The term cloud computing is bandied about all the time these days, but many folks are still confused about what all the fuss is about, and what it means to them. The IT landscape is changing faster than it ever has before, and it is becoming more and more difficult for quote “normal” people to keep up.
Unless you are an uber-geek – think Scotty from Star Trek -- and like to spend all your time reading through technical manuals, it can become real easy to fall behind in the skillsets needed to stay relevant in this new era of IT. As an example, storage area networks (SAN) are now considered traditional technology, and the SAN is being phased out as more and more solutions begin to adopt storage solutions which bring the data I/O closer to the system itself. Cloud infrastructure, HADOOP, GRID computing, and modular building block data centers are replacing the old Fibre Channel LUN (Logical Unit Number) based storage solutions.
New (actually old, but resurrected) technology like erasure coded disk is starting to impact the way shops are deploying RAID storage. Object-based storage and network attached storage storage is becoming more and more prevalent as application servers are virtualized into the cloud. Although good old SAN storage is still the best way to move large blocks of data around quickly, you still need to be aware and understand the changes in the storage and server landscape, and how it applies to how information technology is implemented today, and what it will look like in the near future. So let me try to explain what is going on as simply as I can. I will collapse all the elements that make up cloud computing into a single easy to remember term: intelligent abstraction (IA).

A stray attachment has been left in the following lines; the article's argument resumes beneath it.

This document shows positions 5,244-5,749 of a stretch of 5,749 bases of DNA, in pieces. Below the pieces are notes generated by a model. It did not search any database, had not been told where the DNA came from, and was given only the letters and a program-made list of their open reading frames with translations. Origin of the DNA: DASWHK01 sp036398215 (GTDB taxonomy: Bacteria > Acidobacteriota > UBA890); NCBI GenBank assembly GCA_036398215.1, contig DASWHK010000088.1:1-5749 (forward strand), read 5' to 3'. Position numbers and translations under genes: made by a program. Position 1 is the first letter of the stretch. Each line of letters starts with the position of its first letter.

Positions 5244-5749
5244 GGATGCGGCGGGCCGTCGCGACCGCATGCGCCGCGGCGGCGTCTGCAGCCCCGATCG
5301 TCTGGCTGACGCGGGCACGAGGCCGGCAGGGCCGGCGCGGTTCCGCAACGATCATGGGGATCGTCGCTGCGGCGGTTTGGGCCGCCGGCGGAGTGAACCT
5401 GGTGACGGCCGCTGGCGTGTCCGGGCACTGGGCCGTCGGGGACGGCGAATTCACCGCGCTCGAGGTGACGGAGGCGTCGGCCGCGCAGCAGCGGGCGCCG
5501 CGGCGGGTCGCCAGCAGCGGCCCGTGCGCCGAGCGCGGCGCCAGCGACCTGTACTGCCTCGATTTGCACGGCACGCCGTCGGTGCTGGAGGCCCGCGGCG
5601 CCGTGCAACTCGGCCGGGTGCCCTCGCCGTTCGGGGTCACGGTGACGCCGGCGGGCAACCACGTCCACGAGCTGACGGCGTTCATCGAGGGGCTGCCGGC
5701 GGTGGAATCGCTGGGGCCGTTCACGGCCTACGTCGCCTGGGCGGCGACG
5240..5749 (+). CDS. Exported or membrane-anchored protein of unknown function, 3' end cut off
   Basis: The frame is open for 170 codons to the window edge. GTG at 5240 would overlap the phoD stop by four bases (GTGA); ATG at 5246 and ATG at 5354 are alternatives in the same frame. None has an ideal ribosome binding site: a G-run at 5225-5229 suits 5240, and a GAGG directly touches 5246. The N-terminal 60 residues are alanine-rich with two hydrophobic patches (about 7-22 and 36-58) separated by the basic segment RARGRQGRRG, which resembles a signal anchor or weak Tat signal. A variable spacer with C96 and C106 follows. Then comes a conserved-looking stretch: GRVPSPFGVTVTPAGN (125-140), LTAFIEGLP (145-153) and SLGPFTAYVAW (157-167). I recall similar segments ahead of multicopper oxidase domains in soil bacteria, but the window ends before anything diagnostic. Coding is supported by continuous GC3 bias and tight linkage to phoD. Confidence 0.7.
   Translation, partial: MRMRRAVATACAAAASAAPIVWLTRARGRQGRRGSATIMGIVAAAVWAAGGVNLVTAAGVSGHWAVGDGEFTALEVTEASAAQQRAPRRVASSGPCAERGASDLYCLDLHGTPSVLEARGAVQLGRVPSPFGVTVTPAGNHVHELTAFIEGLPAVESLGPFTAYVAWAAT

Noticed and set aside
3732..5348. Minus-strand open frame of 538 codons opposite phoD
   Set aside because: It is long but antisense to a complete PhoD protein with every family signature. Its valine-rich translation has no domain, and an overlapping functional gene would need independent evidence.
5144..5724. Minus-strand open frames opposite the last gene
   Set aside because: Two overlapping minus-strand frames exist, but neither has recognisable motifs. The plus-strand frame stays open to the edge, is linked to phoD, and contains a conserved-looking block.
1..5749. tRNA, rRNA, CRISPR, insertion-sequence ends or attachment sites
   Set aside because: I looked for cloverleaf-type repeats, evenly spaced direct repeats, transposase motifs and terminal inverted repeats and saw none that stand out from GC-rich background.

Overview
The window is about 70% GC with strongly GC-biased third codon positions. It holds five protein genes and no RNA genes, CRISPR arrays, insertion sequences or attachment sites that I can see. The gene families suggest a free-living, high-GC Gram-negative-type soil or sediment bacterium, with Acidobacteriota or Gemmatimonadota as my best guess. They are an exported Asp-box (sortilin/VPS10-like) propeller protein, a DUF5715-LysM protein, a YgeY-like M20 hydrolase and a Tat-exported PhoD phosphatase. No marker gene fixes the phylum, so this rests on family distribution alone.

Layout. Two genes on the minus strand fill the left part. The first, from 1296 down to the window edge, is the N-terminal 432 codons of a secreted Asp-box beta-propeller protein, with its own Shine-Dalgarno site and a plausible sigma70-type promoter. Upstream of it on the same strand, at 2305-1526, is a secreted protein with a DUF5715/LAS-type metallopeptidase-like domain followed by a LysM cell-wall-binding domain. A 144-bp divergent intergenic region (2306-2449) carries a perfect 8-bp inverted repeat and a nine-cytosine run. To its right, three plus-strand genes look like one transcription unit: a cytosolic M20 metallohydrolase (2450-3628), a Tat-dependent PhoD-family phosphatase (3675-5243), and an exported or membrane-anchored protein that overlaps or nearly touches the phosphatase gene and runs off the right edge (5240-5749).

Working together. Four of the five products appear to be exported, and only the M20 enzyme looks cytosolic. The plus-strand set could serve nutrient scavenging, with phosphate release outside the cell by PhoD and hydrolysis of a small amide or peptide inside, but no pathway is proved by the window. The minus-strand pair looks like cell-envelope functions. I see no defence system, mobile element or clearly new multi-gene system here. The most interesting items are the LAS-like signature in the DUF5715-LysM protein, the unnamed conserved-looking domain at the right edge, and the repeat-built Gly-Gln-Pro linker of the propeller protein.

Cloud computing uses something called virtual abstraction to enable the rapid deployment of applications and data to reduce the cost and complexity of providing the underlying infrastructure, which also simplifies operations. The goal is to free up the IT team to get back to more strategic projects, and allow them to use technology as a service rather than something that they build and manage themselves.
My Definition of Intelligent Abstraction
I define intelligent abstraction as it pertains to the computer industry as the de-coupling of applications and data from all physical constraints while providing policy-based management, movement, storage, and protection of systems and information.
The concept of IA is simple. The cloud is made up of server and storage virtualization solutions which are tied together with software management and monitoring functions. According to the National Institute for Standards and Technology (NIST), for a solution to be considered cloud, it must include the following five essential characteristics:
IA combines the benefits of artificial intelligence (AI), server and storage virtualization, and policy-based automation together with advances in data management technology designed for the software defined data center to re-define how information and data center infrastructures are managed.
The great news for the storage guys is that since the underlying storage infrastructure is virtualized, it dramatically reduces the requirements for developing a deep knowledge of the storage itself. You only need to learn how the virtual abstraction layer works. The good news for the CFO is that since the storage is virtualized, it can come from any storage provider, which means you can pit your vendors against each other so you can purchase storage at the lowest possible cost. In essence, intelligent abstraction commoditizes storage and servers, and enables IT to become a service, which is the essence of cloud computing.